AFGHAN SECURITY ADVISOR GIVES UP EMBASSY GIG TO SEEK CONGRESSIONAL SEAT
It’s not often that a U.S. Congressional campaign is launched from a foreign country, but that’s exactly what happened this week in the increasingly bizarre (and crowded) race for South Carolina’s first congressional district.
Ray Nash – former sheriff of Dorchester County and a criminal justice advisor at the U.S. Embassy in Afghanistan – announced he was resigning his position abroad to return home to Summerville, S.C. and run for Congress.
The dateline for Nash’s statement?
Kabul, Afghanistan …
“Due to the recent attacks on our Constitutional freedoms, I was gravely concerned that I would no longer recognize my country upon my return,” Nash said. “Then I realized I had a clear opportunity to do something about it by running for Congress.”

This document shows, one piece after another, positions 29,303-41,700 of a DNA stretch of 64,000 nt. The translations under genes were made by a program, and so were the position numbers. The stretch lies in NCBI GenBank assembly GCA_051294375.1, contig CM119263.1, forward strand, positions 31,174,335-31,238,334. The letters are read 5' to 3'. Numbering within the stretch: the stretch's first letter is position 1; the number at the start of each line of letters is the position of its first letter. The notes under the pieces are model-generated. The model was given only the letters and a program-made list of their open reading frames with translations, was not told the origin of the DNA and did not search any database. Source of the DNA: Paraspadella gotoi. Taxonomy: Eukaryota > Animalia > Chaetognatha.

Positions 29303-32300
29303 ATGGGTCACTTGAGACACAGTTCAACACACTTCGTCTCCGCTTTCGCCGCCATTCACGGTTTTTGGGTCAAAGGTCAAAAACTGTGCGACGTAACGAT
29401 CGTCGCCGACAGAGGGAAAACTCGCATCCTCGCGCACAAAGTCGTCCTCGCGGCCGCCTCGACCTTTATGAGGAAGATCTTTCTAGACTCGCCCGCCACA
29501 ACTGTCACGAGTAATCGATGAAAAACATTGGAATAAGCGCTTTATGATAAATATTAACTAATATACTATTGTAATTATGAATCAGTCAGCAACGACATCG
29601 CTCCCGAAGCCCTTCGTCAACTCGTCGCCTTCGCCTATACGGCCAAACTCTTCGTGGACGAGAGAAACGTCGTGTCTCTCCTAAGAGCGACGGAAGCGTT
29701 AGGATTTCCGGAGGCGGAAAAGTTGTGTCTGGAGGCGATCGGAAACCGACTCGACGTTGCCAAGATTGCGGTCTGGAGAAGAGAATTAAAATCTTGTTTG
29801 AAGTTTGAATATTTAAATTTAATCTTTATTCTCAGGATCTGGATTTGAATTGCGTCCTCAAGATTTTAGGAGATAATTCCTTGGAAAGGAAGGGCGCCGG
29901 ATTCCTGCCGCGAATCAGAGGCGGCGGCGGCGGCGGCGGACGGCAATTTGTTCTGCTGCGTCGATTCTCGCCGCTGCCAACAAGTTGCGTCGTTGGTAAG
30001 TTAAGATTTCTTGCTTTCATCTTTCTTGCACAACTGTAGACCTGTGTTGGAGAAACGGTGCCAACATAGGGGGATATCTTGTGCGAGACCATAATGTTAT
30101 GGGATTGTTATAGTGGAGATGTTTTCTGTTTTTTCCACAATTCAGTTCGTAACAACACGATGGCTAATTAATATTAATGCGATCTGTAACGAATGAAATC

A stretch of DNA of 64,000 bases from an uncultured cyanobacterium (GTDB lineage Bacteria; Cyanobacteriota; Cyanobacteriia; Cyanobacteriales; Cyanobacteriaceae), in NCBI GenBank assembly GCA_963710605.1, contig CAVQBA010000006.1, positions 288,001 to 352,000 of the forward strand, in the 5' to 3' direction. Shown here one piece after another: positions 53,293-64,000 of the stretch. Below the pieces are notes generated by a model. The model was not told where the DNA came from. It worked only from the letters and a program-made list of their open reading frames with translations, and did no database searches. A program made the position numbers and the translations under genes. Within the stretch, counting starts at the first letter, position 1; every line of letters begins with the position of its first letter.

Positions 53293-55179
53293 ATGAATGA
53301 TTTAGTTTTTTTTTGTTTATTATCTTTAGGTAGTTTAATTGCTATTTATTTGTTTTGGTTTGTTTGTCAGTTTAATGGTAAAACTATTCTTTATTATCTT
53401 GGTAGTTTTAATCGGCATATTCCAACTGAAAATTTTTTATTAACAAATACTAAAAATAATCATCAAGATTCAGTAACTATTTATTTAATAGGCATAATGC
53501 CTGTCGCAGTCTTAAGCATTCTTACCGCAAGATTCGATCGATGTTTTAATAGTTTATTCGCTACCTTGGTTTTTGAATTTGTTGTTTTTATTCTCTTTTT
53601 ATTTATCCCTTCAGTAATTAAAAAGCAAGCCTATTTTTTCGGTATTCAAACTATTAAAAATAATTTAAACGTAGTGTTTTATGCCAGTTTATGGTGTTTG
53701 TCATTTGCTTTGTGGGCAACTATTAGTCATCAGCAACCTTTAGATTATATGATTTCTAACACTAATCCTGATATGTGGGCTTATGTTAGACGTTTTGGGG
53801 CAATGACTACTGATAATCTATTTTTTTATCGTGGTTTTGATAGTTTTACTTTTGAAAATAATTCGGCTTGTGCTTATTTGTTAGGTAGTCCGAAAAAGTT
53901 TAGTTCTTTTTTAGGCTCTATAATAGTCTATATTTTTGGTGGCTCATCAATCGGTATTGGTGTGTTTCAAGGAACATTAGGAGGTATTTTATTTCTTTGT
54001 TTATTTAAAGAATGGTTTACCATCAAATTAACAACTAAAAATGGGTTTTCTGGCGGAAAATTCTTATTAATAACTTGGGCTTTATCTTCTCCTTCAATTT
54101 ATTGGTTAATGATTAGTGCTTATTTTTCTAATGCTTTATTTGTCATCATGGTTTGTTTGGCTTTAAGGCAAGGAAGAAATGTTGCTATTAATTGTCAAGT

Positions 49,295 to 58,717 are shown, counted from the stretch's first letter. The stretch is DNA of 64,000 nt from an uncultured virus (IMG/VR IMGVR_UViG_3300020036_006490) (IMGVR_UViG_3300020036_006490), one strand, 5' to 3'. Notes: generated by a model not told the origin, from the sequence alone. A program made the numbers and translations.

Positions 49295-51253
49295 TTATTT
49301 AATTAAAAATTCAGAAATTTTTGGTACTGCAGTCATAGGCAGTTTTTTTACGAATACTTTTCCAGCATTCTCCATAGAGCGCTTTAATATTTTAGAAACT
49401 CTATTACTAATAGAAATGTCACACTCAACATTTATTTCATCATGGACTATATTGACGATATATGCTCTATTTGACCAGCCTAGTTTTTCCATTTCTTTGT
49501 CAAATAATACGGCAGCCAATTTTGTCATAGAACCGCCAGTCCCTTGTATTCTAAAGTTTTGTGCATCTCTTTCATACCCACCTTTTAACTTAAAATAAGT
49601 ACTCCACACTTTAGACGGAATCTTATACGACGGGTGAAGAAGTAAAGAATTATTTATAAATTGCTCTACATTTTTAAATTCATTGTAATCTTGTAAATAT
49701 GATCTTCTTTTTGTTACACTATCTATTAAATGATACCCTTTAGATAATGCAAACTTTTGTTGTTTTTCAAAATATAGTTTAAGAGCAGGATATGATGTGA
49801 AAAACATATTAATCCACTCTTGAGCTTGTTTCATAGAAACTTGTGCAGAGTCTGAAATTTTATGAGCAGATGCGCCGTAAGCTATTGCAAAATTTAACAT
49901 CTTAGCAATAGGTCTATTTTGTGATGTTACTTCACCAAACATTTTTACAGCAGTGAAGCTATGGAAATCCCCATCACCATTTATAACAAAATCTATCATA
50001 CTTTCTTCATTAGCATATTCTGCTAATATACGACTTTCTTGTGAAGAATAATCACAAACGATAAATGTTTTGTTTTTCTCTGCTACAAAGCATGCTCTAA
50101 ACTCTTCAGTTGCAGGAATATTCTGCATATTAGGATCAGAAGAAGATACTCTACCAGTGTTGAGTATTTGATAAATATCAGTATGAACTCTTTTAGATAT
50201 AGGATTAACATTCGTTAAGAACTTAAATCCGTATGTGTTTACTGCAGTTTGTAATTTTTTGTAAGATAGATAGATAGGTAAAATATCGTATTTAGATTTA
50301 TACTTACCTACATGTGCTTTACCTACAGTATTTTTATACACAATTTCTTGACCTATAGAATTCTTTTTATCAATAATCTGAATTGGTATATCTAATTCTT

Nash brands himself as a social and fiscal conservative, saying “our nation is facing a number of moral and constitutional crises, such as fiscal irresponsibility, unbridled government expansion, and assaults on Second Amendment protections.”
His campaign announcement came on the same day that former S.C. Gov. Mark Sanford formally declared his candidacy for the seat vacated earlier this year by recently nominated U.S. Sen. Tim Scott. In addition to Sanford, a flood of other candidates is running for the seat including S.C. Sen. Larry Grooms (R-Berkeley), S.C. Rep. Chip Limehouse (RINO-Charleston), S.C. Rep. Peter McCoy (R-James Island), S.C. Rep. Andy Patrick (RINO-Beaufort), former S.C. Sen. John Kuhn, Charleston businessman Teddy Turner, Charleston attorney Curtis Bostic and former Charleston County School Board member Larry Kobrovsky.
Former S.C. Treasurer Thomas Ravenel has also indicated he is considering a bid.